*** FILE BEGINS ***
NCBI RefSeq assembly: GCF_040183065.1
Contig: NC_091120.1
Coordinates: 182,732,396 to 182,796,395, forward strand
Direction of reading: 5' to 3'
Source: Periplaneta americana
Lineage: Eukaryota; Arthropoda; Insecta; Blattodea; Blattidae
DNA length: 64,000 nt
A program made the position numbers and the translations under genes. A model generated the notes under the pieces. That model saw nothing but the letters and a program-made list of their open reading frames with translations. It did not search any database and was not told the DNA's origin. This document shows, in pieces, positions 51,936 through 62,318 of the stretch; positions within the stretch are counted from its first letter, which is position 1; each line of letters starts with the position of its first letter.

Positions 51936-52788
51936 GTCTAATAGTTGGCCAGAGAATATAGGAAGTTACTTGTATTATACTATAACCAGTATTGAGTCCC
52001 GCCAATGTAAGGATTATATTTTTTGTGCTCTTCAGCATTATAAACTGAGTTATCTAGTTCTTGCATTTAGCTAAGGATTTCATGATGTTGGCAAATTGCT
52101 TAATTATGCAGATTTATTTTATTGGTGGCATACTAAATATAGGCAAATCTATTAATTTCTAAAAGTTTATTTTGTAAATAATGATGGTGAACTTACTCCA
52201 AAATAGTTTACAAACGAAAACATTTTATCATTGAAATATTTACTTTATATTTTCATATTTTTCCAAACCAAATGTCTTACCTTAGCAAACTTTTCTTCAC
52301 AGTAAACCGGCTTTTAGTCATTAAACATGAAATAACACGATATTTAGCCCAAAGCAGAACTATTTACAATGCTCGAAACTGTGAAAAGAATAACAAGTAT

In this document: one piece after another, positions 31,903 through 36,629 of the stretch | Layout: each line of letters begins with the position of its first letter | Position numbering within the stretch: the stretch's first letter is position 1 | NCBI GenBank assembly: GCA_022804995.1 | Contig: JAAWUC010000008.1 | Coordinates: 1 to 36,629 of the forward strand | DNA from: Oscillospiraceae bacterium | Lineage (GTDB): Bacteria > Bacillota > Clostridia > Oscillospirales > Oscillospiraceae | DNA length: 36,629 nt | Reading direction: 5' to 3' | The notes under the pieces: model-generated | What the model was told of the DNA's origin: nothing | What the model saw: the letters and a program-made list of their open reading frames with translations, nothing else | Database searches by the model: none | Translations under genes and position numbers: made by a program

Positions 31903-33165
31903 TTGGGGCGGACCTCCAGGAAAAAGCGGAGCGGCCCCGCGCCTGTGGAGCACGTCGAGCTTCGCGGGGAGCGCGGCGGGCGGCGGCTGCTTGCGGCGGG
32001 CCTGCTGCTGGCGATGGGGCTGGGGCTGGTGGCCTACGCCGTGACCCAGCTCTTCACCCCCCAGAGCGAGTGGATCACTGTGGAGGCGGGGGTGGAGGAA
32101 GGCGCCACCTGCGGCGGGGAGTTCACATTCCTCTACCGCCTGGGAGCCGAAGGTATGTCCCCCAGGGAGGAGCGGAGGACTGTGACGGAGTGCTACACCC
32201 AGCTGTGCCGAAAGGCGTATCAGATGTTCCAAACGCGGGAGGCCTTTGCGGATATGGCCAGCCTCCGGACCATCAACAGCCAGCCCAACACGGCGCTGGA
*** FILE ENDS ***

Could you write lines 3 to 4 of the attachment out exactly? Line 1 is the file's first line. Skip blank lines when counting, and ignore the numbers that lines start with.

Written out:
Coordinates: 182,732,396 to 182,796,395, forward strand
Direction of reading: 5' to 3'